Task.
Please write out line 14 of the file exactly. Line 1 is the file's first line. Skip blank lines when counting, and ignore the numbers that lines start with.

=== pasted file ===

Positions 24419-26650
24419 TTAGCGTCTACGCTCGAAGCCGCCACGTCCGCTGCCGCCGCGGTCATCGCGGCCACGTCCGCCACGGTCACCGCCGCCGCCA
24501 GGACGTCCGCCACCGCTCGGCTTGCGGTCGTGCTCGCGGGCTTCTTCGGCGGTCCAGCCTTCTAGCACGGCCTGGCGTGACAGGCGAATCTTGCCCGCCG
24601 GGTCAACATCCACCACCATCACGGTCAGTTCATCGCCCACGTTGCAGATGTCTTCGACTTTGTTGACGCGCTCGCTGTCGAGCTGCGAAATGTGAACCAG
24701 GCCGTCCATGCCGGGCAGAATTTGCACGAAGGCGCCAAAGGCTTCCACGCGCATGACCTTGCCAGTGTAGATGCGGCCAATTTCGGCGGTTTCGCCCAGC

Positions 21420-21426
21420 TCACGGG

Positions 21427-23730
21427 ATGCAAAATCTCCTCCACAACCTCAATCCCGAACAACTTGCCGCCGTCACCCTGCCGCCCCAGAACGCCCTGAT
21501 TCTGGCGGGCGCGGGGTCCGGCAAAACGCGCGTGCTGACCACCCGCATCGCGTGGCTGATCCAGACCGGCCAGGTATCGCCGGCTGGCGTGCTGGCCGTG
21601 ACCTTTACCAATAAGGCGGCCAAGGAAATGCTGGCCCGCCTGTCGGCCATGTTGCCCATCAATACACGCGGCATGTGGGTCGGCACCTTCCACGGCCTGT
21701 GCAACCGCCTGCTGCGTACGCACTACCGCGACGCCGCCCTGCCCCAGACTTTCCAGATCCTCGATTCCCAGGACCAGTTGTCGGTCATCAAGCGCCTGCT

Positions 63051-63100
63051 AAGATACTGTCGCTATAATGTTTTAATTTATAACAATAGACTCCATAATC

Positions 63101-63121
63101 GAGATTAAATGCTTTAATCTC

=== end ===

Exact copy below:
63051 AAGATACTGTCGCTATAATGTTTTAATTTATAACAATAGACTCCATAATC